CHILDREN from countries under the Southern African Development Community (SADC) have petitioned their Heads of State and Government, pressing them to urgently remove barriers to the attainment of their aspirations.
Reading the children’s communique during the 41st SADC Ordinary Summit for Heads of State and government, the children’s representative, 16-year-old Victoria Ganamba, challenged that SADC 2050 Vision cannot be realized unless the Heads of State and Government uphold children’s rights.
The children prepared the communique under the banner of Joining Forces, which is an alliance of the six largest child-focused international non-governmental organizations.
The organizations include Save the Children International, Plan International, SOS Children’s Village, Child Fund Alliance, World Vision International and Tere des Homes.
Victoria, who is also the Speaker of Children’s Parliament in Mwanza, further demanded that SADC should find a lasting solution to child trafficking, child abuse and violation of children’s rights including the right to education.
“SADC should put strong measures in place to put to an end these child rights violations. Child trafficking and all forms of child rights violations deny children opportunities for appropriate education and development. SADC should reaffirm its commitment and put in place strong measures towards ending child marriage. Child marriage undermines the contribution of girls to the overall national development and economic growth of their countries and the realisation of the SADC 2050 agenda,” she said.
Victoria further tasked SADC to demonstrate leadership by recognising climate change risks and take appropriate policy responses, stressing that millions of children are living in flood and high drought zones.
She said evidence is abundant to suggest that unless action is taken, such occurrences will continue to increase in the future posing threats to a generation of children, including risks to school disruption.
Victoria called upon SADC, among others, to ensure trees are replaced and to put in place legislation to reduce use of charcoal in order to make the environment clean and safe for the people to use.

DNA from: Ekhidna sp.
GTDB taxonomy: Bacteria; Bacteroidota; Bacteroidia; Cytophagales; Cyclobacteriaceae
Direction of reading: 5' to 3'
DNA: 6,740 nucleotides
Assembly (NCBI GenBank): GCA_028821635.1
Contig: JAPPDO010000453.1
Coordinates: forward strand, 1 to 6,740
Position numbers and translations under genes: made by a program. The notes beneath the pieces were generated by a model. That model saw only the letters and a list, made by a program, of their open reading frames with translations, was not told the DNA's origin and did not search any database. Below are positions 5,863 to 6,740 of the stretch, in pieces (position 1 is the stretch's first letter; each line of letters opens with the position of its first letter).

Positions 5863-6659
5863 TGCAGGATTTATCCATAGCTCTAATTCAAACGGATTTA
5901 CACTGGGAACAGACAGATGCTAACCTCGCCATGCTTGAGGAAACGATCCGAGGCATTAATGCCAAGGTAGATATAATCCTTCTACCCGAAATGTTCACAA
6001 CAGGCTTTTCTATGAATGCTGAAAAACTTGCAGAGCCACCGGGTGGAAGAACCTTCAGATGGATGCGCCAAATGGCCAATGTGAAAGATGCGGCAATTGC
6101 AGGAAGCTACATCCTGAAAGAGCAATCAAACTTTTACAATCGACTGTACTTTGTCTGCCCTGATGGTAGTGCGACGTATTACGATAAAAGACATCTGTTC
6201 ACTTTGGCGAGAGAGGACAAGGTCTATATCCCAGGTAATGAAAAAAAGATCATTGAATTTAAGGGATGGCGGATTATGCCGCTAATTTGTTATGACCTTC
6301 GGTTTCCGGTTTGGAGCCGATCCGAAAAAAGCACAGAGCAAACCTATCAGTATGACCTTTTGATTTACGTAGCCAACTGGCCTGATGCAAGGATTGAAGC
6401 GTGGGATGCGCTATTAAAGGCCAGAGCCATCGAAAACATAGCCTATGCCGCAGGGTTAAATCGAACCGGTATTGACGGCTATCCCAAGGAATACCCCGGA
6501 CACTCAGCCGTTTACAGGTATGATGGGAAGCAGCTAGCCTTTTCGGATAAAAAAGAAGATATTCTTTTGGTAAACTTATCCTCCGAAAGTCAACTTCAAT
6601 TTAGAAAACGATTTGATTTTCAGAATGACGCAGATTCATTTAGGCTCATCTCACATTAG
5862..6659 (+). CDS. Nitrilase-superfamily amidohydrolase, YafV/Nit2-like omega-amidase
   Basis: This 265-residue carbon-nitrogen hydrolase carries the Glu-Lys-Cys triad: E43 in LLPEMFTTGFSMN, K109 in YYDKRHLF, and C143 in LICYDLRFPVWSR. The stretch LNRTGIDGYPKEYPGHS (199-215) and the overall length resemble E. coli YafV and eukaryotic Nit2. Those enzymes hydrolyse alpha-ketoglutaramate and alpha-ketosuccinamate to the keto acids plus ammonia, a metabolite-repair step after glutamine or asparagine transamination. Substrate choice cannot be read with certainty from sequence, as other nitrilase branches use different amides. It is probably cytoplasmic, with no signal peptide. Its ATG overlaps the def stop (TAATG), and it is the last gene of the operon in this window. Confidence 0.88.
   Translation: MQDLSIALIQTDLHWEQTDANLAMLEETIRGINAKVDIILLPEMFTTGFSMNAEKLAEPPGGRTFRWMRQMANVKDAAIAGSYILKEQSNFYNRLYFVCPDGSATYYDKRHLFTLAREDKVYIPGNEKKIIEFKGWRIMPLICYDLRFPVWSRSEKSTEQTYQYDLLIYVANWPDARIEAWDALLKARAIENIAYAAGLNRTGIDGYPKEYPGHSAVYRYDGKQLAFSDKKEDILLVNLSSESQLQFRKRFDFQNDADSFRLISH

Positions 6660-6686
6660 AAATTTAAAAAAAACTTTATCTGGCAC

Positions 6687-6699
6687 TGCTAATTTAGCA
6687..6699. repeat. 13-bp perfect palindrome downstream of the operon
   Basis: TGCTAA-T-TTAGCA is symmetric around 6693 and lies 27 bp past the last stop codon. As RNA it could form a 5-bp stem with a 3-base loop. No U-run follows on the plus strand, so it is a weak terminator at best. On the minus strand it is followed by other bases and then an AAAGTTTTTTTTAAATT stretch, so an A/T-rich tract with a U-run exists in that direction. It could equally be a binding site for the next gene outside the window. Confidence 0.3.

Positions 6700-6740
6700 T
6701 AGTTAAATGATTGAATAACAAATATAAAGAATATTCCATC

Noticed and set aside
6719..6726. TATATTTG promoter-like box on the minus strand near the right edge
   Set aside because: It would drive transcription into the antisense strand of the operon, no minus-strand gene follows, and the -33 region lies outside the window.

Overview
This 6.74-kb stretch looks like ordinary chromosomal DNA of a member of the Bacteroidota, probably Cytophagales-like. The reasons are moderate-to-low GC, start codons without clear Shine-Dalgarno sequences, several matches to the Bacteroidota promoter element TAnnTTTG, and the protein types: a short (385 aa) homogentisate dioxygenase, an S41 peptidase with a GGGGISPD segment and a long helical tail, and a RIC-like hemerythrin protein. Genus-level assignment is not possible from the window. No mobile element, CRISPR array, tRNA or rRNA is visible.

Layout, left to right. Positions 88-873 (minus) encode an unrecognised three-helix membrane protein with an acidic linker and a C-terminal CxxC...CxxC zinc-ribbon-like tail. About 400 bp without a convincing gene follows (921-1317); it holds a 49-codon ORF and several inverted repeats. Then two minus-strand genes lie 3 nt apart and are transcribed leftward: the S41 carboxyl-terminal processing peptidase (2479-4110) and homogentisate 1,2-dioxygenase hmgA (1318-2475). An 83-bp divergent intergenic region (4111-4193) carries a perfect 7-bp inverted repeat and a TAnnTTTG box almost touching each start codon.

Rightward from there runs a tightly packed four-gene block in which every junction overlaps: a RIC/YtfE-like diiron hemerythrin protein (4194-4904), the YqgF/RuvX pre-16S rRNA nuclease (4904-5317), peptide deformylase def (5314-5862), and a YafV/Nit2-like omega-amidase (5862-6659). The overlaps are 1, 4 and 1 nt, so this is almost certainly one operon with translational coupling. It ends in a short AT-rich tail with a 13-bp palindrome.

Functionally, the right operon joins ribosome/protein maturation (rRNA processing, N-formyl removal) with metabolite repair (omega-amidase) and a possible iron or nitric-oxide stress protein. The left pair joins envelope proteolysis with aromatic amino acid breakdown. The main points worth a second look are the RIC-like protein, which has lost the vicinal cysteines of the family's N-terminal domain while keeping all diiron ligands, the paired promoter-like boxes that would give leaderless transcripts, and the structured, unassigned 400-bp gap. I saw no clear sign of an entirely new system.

“Poisonous chemicals must also be avoided when fishing. Governments must also put laws by showing their political will to ensure there is promotion of cheaper gas and solar products to reduce poisonous gas emissions. SADC should embrace policy that maximised inclusion. Children with disabilities face multiple deprivations and are most disadvantaged. They face increased exposure to abuse and have minimal access to social services, affecting their ability to reach their full potential,” she emphasized.
The Stella Maris Catholic Secondary School student further asked SADC leadership to envision and take positive steps towards creating a region where all children, boys and girls can hold diverse hopes and dreams for their future and have equal opportunity to make these come true.
She said there is overwhelming evidence that girls drop out of school more than boys as sexual and gender based violence disproportionately affects girls.
She called on governments to put in place strong measures that promote gender equality and to the meet commitment of allocating at least 15% of their national budget towards eradication of imbalances by creating more space for civic education on gender equality in all places.
“SADC should embrace policy that address the plight of child refugees. Child refugees in the region have poor access to education and other social services, are at a greater risk of malnutrition, face greater risks to their safety and well-being,” concluded Victoria.
Save the Children International Senior Technical Advisor on Policy and Advocacy and Government Relations, John Chipeta, said the role of the alliance was to amplify the voices of the children so that their voices are heard.
Chipeta expressed hope that the SADC Heads of State and Government would pay a listening ear to the lamentations of the children in the region.